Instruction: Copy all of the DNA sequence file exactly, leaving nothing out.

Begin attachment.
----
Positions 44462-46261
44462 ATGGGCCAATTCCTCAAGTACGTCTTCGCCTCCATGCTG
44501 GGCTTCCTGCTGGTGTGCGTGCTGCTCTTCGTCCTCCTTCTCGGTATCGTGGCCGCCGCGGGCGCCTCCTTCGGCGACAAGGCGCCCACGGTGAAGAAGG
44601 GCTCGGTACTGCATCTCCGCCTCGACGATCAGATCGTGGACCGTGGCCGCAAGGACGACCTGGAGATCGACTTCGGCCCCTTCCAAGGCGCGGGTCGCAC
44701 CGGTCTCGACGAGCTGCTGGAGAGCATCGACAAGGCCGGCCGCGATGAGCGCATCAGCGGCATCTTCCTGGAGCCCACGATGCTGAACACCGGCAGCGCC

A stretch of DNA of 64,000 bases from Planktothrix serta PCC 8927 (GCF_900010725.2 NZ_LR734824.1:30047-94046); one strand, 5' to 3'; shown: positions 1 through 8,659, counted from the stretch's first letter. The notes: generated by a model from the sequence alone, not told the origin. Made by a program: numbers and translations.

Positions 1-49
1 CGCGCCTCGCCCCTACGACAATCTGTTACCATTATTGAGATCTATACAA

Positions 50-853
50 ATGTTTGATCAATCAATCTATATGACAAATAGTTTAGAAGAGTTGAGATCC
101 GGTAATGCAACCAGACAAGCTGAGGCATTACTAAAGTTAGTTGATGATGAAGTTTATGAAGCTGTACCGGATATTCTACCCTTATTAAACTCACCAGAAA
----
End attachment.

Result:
Positions 44462-46261
44462 ATGGGCCAATTCCTCAAGTACGTCTTCGCCTCCATGCTG
44501 GGCTTCCTGCTGGTGTGCGTGCTGCTCTTCGTCCTCCTTCTCGGTATCGTGGCCGCCGCGGGCGCCTCCTTCGGCGACAAGGCGCCCACGGTGAAGAAGG
44601 GCTCGGTACTGCATCTCCGCCTCGACGATCAGATCGTGGACCGTGGCCGCAAGGACGACCTGGAGATCGACTTCGGCCCCTTCCAAGGCGCGGGTCGCAC
44701 CGGTCTCGACGAGCTGCTGGAGAGCATCGACAAGGCCGGCCGCGATGAGCGCATCAGCGGCATCTTCCTGGAGCCCACGATGCTGAACACCGGCAGCGCC

A stretch of DNA of 64,000 bases from Planktothrix serta PCC 8927 (GCF_900010725.2 NZ_LR734824.1:30047-94046); one strand, 5' to 3'; shown: positions 1 through 8,659, counted from the stretch's first letter. The notes: generated by a model from the sequence alone, not told the origin. Made by a program: numbers and translations.

Positions 1-49
1 CGCGCCTCGCCCCTACGACAATCTGTTACCATTATTGAGATCTATACAA

Positions 50-853
50 ATGTTTGATCAATCAATCTATATGACAAATAGTTTAGAAGAGTTGAGATCC
101 GGTAATGCAACCAGACAAGCTGAGGCATTACTAAAGTTAGTTGATGATGAAGTTTATGAAGCTGTACCGGATATTCTACCCTTATTAAACTCACCAGAAA